Moricz had been receiving a lot of attention for his LGBTQ activism prior to the ceremony. Moricz, an openly gay student at Pine View School for the Gifted in Florida, also organized student walkouts in protest and is the youngest public plaintiff in the state suing over the law formally known as the Parental Rights in Education law, which prohibits the discussion of sexual orientation or gender identity in grades K-3.

Though well beyond third grade, Moricz nevertheless was also banned from speaking up about the law, gender or sexuality. The 18-year-old tweeted, “I am the first openly-gay Class President in my school’s history–this censorship seems to show that they want me to be the last.”

However, during his speech, Moricz still delivered a powerful message about identity. Even if he did have to use a clever metaphor to do it.

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Matthew McConaughey in 2019.

Oscar-winning actor Matthew McConaughey made a heartfelt plea for Americans to “do better” on Tuesday after a gunman murdered 19 children and 2 adults at Robb Elementary School in his hometown of Uvalde, Texas.

Uvalde is a small town of about 16,000 residents approximately 85 miles west of San Antonio. The actor grew up in Uvalde until he was 11 years old when his family moved to Longview, 430 miles away.

The suspected murderer, 18-year-old Salvador Ramos, was killed by law enforcement at the scene of the crime. Before the rampage, Ramos allegedly shot his grandmother after a disagreement.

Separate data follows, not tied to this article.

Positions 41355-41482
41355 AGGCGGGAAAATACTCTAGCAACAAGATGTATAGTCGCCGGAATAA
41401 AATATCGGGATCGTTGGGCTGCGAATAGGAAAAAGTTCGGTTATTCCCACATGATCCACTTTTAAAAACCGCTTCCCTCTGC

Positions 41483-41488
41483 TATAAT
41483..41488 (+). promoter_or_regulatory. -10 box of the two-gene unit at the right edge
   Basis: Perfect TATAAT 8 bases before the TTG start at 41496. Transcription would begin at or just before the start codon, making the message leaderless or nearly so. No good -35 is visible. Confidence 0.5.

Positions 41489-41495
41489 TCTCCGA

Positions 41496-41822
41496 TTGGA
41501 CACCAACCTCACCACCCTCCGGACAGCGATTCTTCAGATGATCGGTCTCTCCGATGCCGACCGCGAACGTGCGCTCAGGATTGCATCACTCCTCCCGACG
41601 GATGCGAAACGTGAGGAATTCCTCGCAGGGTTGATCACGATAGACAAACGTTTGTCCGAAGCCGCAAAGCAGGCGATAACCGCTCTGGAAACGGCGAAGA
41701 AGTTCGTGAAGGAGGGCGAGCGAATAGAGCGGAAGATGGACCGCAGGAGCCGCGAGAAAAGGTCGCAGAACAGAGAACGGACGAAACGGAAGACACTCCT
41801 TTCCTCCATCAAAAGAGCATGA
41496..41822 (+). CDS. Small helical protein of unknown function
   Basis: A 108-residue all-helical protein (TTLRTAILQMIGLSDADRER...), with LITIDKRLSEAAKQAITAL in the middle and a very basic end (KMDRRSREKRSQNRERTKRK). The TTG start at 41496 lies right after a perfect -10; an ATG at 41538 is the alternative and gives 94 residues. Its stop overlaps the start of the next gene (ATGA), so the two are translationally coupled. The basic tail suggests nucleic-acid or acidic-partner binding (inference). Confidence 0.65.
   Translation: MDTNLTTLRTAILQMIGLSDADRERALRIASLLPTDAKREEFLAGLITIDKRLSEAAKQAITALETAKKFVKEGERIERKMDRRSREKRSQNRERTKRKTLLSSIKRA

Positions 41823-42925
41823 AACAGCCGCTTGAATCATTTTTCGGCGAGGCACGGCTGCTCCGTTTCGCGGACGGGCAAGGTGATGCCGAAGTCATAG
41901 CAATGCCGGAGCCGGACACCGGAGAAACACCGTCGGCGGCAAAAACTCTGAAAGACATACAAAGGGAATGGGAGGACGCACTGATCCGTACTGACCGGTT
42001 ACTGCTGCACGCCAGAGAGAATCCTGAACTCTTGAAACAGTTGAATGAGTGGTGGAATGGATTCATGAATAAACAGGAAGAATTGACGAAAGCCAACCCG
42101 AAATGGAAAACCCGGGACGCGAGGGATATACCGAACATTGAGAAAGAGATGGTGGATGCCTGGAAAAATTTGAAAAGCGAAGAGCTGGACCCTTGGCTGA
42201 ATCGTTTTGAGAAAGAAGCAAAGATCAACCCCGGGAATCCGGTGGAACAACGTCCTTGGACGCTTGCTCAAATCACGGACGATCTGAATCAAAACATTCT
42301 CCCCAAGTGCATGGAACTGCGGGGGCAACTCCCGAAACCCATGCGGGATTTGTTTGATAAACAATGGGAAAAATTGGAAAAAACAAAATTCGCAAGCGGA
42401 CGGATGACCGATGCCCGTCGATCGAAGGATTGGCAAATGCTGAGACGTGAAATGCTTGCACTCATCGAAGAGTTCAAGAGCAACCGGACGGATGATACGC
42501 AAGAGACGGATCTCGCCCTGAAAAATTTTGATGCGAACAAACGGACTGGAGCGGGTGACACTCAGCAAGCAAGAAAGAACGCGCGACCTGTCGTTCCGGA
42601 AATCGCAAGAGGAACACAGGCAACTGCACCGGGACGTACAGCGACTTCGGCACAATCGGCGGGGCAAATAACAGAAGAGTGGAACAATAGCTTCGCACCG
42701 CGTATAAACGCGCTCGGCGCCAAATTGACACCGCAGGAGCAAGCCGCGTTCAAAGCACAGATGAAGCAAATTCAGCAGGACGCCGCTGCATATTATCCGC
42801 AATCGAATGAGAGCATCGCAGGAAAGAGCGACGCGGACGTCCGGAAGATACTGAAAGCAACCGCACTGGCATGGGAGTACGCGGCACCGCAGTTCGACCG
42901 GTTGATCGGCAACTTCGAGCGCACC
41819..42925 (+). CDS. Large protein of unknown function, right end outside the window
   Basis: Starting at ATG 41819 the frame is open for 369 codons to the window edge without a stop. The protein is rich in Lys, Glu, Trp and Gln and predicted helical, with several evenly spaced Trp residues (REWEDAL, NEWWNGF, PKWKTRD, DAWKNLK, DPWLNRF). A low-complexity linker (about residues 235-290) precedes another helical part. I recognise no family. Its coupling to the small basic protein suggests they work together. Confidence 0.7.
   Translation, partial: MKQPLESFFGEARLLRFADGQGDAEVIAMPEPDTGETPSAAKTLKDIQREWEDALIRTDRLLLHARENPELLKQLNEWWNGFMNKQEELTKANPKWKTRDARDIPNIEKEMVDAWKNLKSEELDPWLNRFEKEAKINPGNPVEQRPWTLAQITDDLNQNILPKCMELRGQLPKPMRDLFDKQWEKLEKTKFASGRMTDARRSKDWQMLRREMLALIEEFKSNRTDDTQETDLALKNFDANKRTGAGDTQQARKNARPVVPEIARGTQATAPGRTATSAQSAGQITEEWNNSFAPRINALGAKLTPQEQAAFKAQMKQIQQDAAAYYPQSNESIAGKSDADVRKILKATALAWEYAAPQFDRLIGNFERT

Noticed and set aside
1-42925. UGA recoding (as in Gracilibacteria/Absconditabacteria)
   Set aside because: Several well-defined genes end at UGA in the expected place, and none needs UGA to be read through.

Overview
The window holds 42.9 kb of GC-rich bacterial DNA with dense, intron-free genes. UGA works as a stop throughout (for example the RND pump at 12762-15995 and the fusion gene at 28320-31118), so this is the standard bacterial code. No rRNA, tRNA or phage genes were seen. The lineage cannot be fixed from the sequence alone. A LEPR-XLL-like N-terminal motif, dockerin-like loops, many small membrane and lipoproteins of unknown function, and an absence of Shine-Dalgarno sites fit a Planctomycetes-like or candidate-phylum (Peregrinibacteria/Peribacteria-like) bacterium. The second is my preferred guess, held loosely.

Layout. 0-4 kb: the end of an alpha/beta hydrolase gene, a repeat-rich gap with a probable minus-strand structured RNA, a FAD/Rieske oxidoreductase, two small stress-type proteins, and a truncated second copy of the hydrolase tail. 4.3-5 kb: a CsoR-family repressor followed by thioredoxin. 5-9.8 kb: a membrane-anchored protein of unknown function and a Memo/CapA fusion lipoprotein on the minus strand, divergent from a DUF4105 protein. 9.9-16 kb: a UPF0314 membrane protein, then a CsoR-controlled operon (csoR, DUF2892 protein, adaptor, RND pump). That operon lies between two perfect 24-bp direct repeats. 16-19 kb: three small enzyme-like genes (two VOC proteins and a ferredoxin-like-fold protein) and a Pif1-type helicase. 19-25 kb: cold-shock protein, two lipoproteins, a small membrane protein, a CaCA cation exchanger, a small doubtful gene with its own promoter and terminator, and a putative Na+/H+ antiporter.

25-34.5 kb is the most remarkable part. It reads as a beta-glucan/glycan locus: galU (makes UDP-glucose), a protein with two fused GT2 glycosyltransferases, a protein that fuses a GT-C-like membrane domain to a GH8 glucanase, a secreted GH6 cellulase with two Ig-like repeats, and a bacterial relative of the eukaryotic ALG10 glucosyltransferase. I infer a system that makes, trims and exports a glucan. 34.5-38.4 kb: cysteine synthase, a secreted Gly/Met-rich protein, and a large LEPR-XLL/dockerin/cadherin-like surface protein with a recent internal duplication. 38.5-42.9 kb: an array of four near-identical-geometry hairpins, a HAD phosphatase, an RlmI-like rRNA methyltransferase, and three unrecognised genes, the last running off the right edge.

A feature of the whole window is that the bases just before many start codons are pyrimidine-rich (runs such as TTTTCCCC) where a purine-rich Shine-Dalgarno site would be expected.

“As you all are aware there was another mass shooting today, this time in my home town of Uvalde, Texas,” McConaughey wrote in a statement shared on Twitter. “Once again, we have tragically proven that we are failing to be responsible for the rights our freedoms grant us.”

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Joy

Meet Eva, the hero dog who risked her life saving her owner from a mountain lion

Wilson had been walking down a path with Eva when a mountain lion suddenly appeared.

Photo by Didssph on Unsplash

A sweet face and fierce loyalty: Belgian Malinois defends owner.

The Belgian Malinois is a special breed of dog. It's highly intelligent, extremely athletic and needs a ton of interaction. While these attributes make the Belgian Malinois the perfect dog for police and military work, they can be a bit of a handful as a typical pet.

As Belgian Malinois owner Erin Wilson jokingly told NPR, they’re basically "a German shepherd on steroids or crack or cocaine.”

It was her Malinois Eva’s natural drive, however, that ended up saving Wilson’s life.

According to a news release from the California Department of Fish and Wildlife, Wilson had been walking down a path with Eva slightly ahead of her when a mountain lion suddenly appeared and swiped Wilson across the left shoulder. She quickly yelled Eva’s name and the dog’s instincts kicked in immediately. Eva rushed in to defend her owner.

It wasn’t long, though, before the mountain lion won the upper hand, much to Wilson’s horror.

She told TODAY, “They fought for a couple seconds, and then I heard her start crying. That’s when the cat latched on to her skull.”